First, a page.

Women Are Taking the GMAT in Record Numbers

Women Are Taking the GMAT in Record Numbers
A record 122,843 GMAT tests were taken by women in the 2012 testing year, representing 43 percent of the total
Photograph by Purestock/Getty Images

The number of women taking the GMAT is on the rise, with China leading the way, according to the Graduate Management Admission Council (GMAC).

A record 122,843 GMAT tests were taken by women in the 2012 testing year, representing 43 percent of the total. That bests the previous record of 106,800 set in 2011, when 41 percent of tests were taken by women.

China experienced the greatest increase, with 37,710 tests taken by women in that country, up 47 percent from 25,671 in 2011 and up 98 percent from 19,033 in 2010. Women also represented 65 percent of the country’s test takers, compared to just 39 percent for the U.S. “The increase among Chinese women is miraculous,” says Elissa Ellis-Sangster, executive director of the Forte Foundation, a consortium of companies and business schools working to advance women in business. “I think it’s a great story of the global economy, and I do think developing countries will start to take a closer look at women and their impact on the workforce.”

Chinese test takers are also contributing largely to a fast-growing pipeline of younger female business talent.

More than half of women taking the GMAT worldwide are now younger than 25 and they are fueling interest in non-MBA graduate business degrees. “A lot of Chinese women are looking at programs that will make them technical experts,” Ellis-Sangster says.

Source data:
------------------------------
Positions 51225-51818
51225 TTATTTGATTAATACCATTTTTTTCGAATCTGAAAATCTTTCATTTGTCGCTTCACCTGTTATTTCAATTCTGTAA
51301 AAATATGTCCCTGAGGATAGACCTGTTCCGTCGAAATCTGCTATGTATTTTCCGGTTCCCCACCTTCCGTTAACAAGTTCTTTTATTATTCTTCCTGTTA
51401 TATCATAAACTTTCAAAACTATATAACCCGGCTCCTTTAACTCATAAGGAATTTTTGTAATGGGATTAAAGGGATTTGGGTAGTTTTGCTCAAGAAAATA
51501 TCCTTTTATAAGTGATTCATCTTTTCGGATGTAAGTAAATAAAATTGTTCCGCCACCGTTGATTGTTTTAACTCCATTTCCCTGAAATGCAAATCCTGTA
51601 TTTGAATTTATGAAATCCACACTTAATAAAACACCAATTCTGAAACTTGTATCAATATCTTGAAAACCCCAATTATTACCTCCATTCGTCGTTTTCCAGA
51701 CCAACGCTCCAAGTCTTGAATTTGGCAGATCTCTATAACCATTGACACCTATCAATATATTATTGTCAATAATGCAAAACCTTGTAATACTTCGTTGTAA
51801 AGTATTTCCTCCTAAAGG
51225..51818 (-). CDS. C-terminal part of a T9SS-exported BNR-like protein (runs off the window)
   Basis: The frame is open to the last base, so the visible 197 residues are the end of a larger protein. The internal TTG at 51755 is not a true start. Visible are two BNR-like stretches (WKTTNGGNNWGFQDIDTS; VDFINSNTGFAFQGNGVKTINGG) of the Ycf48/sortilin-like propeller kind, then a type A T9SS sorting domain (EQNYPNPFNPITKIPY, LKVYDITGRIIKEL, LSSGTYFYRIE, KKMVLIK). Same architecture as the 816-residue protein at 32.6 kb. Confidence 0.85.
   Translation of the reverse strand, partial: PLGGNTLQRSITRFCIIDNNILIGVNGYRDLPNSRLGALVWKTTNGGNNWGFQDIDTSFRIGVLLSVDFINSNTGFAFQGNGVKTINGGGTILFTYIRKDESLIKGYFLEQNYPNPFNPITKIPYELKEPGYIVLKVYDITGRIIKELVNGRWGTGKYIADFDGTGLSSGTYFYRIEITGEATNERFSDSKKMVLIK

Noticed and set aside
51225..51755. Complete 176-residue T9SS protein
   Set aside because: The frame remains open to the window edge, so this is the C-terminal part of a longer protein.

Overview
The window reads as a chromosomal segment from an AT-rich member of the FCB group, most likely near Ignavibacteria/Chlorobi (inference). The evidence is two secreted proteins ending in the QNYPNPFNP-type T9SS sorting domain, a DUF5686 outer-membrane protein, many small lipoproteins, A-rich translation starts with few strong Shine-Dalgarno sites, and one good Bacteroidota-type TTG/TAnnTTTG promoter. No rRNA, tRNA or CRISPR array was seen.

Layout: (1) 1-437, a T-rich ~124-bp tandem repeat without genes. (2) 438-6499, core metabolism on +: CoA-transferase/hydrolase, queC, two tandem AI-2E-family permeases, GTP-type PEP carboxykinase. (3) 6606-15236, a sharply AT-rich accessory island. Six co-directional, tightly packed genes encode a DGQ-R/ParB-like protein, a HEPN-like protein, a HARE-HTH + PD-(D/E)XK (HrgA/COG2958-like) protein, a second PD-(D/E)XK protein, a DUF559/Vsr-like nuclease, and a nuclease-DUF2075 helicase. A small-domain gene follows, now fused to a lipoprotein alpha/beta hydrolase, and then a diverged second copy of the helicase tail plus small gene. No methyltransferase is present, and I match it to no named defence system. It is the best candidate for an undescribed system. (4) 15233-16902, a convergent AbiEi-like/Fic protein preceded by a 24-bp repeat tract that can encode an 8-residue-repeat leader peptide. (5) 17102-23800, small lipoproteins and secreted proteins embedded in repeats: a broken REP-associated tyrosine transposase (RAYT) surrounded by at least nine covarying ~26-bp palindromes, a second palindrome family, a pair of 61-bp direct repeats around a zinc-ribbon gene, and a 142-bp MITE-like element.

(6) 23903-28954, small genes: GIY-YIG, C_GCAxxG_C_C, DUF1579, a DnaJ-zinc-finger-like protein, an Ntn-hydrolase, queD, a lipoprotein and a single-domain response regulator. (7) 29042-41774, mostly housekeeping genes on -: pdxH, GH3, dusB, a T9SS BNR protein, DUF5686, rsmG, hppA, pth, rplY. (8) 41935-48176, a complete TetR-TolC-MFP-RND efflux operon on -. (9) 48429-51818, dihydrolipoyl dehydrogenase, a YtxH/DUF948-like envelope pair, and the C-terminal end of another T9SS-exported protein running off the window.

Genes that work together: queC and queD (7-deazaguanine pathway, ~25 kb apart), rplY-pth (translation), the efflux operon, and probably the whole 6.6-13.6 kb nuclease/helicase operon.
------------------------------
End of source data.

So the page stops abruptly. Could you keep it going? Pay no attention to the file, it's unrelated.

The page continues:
One of those women is Hellen Hou, 24, who left China to get a bachelor’s degree in actuarial science from the University of Waterloo. She enrolled in the master’s of finance program at MIT’s Sloan School of Management right after undergrad and expects to take a job with Sun Life Financial in Canada once she graduates this spring.

Hou calls her master’s experience life-changing because a professor explained the opportunities that would be open to her as a financial analyst covering the insurance industry. “It’s not at all what I had envisioned for myself when I was an undergrad,” she says. Hou’s plan is to work as an actuary for three years before becoming an equity analyst. Going to business school early has been helpful, she says, because she has already made contacts at the major investment banks and has sharpened her presentation skills.

At London Business School, career services director Fiona Sandford estimates that women coming to the school from China have outnumbered men from China since at least 2010, with many of those women enrolling in the school’s pre-experience master’s in management program. Sandford notes that in recent years she’s also started to see more of those women return to China to take jobs. “It’s a real change of direction from five years ago,” she says. “The majority of women who came to study here in the past wanted to stay in the west, now they are building their networks so that they can go back home again. And we are making significant investments to help them do that.”

The University of Virginia’s Darden School of Business has experienced a similar pattern. Sara Neher, assistant dean of MBA admissions at Darden, says the school has seen enrollment increase among Chinese women and notes that “more and more female alumni move back.” The trend “certainly assists with our recruiting efforts,” she says.

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